4. Which Mode Students Need?

4.3. Face-To-Face Learners

Many students coming straight from high school will be looking for social, sporting and cultural opportunities that a campus-based education provides. Also, students lacking self-confidence or experience in studying is likely to prefer face-to-face teaching, providing that they can access it in a relatively personal way.

However, the academic reasons for preference for face-to-face teaching by freshmen and women are less clear, particularly if students are faced with very large classes and relatively little contact with professors in the first year or so of their programs. In this respect, smaller, regional institutions, which generally have smaller classes and more face-to-face contact with instructors, have an advantage. Also, blended or flipped learning is increasingly being used for very large classes, with lectures available online, and smaller groups meeting face-to-face with an instructor or teaching assistants.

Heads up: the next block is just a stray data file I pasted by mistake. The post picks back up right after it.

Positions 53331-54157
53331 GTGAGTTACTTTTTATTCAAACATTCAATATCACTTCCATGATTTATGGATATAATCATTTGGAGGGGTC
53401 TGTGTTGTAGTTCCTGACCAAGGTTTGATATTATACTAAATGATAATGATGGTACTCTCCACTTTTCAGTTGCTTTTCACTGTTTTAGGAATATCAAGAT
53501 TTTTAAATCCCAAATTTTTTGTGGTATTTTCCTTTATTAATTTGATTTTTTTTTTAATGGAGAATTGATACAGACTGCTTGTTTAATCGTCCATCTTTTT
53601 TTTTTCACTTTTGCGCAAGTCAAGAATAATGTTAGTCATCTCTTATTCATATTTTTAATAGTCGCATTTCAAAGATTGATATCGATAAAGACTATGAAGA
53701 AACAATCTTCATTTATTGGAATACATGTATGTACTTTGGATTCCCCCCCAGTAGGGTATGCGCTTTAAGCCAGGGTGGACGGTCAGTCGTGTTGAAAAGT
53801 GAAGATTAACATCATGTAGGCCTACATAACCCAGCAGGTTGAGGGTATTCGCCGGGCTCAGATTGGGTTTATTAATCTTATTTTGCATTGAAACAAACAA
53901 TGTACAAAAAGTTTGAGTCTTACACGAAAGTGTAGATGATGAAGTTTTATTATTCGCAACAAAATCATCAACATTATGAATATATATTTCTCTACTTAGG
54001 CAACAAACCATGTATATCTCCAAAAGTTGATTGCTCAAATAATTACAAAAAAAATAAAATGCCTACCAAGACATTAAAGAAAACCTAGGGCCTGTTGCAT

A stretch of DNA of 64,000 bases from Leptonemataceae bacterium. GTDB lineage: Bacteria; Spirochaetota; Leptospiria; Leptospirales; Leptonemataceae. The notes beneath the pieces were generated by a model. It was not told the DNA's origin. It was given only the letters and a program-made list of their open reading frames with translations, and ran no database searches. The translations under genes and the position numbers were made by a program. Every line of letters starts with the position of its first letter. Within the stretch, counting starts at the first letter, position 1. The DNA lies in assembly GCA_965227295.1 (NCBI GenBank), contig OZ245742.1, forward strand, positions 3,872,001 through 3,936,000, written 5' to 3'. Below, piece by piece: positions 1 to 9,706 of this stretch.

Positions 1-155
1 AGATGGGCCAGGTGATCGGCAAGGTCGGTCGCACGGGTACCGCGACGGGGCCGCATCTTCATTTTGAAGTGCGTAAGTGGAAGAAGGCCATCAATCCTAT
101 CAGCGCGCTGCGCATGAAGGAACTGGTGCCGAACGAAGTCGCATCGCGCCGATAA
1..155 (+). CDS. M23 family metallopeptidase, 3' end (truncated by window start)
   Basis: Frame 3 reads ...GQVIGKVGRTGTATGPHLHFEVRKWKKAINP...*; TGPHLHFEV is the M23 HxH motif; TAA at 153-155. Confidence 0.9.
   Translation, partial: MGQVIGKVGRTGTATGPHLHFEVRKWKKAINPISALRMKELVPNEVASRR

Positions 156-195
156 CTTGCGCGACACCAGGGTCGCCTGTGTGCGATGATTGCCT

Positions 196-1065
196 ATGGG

We shall see later in this chapter that blended and fully online learning offer the opportunity to re-think the whole campus experience so that better support is provided to on-campus learners in their early years in post-secondary education. More importantly, as more and more studying is done online, universities and colleges will be increasingly challenged to identify the unique pedagogical advantages of coming to campus, so that it will still be worthwhile for students to get on the bus to campus every morning.